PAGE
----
‘Piecemeal approach’

Published : Oct 16, 2013 12:30 IST

THE Left parties have maintained that any amendment to any Act legislated by Parliament should go through the parliamentary procedure. In a statement issued recently, the Communist Party of India (Marxist) pointed out that the United Progressive Alliance (UPA) government was repeatedly using the ordinance route without as much as a debate in Parliament. While welcoming the Supreme Court’s order to include a “None of the Above” (NOTA) option in the electronic voting machines, the party felt this was a minor aspect of electoral reforms. The Left parties have always argued for comprehensive electoral reforms. It said urgent steps were needed to curb the influence of money and muscle power in elections, the modalities of which should be discussed and endorsed by Parliament.

The CPI (M) Polit Bureau discussed the implications of the two recent Supreme Court judgments. It concluded that the ruling in Chief Election Commissioner vs Jan Chaukidar that a person who is in jail or in police custody cannot contest elections would infringe on the democratic rights of a citizen. It would deprive an undertrial or a person in police custody of the right to contest elections.

“A number of false cases are foisted on political activists. There are lakhs of undertrials languishing in jails unjustly deprived of their basic liberties given the inefficiency and bias of the legal-judicial system. The judgment can lead to large-scale misuse. Ruling parties and governments can get people behind bars in order to prevent them from contesting elections. It is a case of judicial overreach and requires to be overturned,” the statement said. Likewise, it was critical of the earlier judgment (in Lily Thomasvs Union of India ) by the same Bench calling for the immediate disqualification of an MP or an MLA on being convicted of an offence. The court struck down Section 8(4) of the Representation of the People Act (RPA) which allows a convicted member to continue in office for a three-month period in order to file an appeal in a higher court and to get a stay on the conviction and the sentence.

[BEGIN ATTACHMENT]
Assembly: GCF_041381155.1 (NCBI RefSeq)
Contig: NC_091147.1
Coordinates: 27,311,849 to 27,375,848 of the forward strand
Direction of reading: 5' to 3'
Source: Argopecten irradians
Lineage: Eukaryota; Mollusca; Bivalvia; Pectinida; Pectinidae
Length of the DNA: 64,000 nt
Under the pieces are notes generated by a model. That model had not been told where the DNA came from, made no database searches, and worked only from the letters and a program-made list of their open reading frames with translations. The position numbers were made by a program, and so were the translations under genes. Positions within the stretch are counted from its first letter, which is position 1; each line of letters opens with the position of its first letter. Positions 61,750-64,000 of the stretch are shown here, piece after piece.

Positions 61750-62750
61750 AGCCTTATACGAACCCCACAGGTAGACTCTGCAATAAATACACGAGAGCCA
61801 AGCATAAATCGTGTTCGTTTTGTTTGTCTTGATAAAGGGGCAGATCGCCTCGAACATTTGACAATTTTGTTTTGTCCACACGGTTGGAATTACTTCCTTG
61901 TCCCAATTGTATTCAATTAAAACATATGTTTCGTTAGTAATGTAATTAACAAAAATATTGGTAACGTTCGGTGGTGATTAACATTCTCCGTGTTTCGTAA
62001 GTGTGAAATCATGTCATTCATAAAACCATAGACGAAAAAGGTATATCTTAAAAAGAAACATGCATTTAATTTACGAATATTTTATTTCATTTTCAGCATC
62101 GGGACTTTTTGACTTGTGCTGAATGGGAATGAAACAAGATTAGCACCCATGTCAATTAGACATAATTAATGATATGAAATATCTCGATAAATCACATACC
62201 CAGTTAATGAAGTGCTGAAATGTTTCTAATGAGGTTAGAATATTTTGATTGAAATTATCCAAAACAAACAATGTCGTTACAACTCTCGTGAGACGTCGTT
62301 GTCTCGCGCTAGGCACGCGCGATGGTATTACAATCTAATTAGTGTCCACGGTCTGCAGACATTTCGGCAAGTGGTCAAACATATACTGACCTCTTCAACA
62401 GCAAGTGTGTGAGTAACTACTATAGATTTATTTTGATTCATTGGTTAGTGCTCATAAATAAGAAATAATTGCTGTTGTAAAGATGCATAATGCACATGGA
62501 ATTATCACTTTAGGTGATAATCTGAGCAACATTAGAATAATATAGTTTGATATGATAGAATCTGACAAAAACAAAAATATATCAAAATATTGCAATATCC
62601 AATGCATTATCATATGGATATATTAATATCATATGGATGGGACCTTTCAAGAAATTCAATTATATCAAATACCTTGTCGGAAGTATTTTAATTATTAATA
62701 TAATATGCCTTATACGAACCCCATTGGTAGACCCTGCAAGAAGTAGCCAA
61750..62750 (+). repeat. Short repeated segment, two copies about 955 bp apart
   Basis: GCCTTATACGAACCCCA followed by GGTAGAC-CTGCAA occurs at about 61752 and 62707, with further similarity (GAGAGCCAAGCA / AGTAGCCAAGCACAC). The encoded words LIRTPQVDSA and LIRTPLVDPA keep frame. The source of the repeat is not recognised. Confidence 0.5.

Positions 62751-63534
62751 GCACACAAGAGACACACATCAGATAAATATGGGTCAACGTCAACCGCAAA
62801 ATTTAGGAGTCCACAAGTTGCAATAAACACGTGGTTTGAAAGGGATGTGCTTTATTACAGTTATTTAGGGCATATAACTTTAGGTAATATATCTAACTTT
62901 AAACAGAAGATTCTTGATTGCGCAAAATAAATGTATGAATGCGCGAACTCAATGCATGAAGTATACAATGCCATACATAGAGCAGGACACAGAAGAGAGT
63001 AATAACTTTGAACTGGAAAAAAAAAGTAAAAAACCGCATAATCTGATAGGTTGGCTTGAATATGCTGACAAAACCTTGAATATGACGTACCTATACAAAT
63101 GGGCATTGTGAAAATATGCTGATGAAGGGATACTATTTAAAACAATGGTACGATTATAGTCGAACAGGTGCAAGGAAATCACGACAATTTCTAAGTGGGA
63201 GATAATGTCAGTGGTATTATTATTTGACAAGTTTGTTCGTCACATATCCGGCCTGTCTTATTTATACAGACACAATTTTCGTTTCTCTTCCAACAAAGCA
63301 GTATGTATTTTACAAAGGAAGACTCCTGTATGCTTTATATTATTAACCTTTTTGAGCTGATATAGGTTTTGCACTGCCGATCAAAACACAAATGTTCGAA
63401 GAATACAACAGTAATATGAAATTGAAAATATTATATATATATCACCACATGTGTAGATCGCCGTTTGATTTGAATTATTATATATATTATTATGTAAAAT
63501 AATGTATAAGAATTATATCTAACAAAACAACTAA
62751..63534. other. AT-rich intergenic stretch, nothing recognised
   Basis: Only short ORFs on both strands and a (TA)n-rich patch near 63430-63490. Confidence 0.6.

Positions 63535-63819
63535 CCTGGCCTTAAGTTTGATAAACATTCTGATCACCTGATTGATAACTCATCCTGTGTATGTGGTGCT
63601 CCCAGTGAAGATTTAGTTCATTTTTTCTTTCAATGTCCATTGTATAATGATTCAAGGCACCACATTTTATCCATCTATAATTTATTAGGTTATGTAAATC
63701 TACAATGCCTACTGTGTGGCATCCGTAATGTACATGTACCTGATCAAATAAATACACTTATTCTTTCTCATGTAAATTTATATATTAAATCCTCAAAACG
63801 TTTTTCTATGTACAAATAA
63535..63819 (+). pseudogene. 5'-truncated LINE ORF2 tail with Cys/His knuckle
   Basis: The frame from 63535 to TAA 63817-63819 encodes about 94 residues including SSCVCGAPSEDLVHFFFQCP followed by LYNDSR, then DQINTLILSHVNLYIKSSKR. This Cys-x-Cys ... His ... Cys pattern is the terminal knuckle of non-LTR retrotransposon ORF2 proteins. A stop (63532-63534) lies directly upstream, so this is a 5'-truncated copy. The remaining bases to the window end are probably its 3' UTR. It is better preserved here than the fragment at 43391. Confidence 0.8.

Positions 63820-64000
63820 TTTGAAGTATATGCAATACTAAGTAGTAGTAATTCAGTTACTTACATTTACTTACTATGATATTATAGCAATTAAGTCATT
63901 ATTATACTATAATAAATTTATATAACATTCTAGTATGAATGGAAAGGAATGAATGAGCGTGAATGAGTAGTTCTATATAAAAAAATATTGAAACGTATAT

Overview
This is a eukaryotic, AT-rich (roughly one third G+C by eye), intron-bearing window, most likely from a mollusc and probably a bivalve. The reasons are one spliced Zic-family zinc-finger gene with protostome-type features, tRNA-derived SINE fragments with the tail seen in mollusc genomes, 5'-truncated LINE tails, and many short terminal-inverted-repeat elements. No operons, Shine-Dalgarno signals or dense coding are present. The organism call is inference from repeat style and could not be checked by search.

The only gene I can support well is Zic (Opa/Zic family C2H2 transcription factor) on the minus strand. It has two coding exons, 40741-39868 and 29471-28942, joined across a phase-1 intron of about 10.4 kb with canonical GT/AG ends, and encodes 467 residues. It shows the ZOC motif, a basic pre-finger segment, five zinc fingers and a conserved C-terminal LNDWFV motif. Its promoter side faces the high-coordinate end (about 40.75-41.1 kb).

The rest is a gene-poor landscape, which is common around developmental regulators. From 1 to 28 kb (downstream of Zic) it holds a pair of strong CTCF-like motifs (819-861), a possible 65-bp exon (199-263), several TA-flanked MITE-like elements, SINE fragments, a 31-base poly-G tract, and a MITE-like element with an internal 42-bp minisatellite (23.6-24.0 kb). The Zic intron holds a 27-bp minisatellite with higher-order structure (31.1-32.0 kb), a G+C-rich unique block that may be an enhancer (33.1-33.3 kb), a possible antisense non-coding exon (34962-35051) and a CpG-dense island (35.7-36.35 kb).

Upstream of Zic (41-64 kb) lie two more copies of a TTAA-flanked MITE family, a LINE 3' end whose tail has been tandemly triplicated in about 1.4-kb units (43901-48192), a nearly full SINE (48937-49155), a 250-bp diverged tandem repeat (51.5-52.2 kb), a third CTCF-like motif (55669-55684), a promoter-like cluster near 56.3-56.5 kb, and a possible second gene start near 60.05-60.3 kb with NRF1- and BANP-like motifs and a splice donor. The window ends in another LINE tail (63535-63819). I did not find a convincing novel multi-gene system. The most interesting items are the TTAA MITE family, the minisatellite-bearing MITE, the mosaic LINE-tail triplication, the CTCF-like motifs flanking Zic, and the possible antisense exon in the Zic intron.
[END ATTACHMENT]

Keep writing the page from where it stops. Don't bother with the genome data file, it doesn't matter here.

“The verdict that Section 8(4) is ultra vires the Constitution poses certain problems. Given the present state of the judicial system, conviction by a trial court is often set aside by a higher court on appeal. If a member is disqualified instantly and gets an acquittal later by a higher court, there will be no scope for redressal. The judgment needs to be clarified by a review,” it said.

S. Ramachandran Pillai, Polit Bureau member, told Frontline that the present situation was an outcome of the omissions and commissions of the Congress-led UPA government. The ordinance was clearly brought in to protect two persons belonging to the Rashtriya Janata Dal (RJD), including its president Lalu Prasad, and one from the Congress. “The Bill was pending with the Parliamentary Standing Committee. An all-party meeting had also discussed the implications of the court orders and people had expressed their views. Where was the need for an ordinance?” he said. The utterances by Congress vice-president Rahul Gandhi caused further confusion, he said. There was additionally some confusion about the meaning of criminalisation of politics. “There is no demarcation between various crimes. Suppose we organise a demonstration or the peasantry demands distribution of surplus land or there is a rally to resist eviction, violating prohibitory orders, our people will be arrested, maybe convicted and branded as criminals. Many of our comrades have got convicted, will get convicted and permanently lose the chance to contest. or get disqualified. This has to be discussed. It is a serious issue,” he said. He also pointed out that the delay in pronouncing judgments was another serious issue. “If cases are disposed of within one to two years and if those persons are convicted, there is no question of a corrupt person becoming a Minister,” he said, adding that a piecemeal approach to these issues will not solve the problem.

“Suppose a subordinate judge passes an order convicting an innocent man, the latter’s right should be protected. That is why the recourse to appeal is there,” he said. “The use of religion and caste is also another big problem. That is why we proposed the system of proportional representation where it would be possible for political parties to approach the people on the basis of policies, not caste or religion,” he said.

Ramachandran Pillai said the CPI(M) welcomed the NOTA option, but its implications had to be discussed. “Suppose in a constituency there are 20 candidates and more than half of the voters say none of the above, a person with 20 per cent of votes under the first-past-the-post system will get elected to represent the entire electorate. What the majority feel will not matter,” he said.

D. Raja, Member of Parliament belonging to the Communist Party of India, told Frontline that any amendment to the RPA to change, replace or strengthen it, was within the domain of Parliament. “That is precisely why a Bill was introduced and referred to the Standing Committee. The government should have waited for the deliberations of the Standing Committee but instead it rushed through with the ordinance,” he said. The issue of criminalisation of politics was a serious one, and the Left parties had been raising the issue of “politicisation of criminals” and “criminalisation of politics”, he pointed out.

T.K. Rajalakshmi

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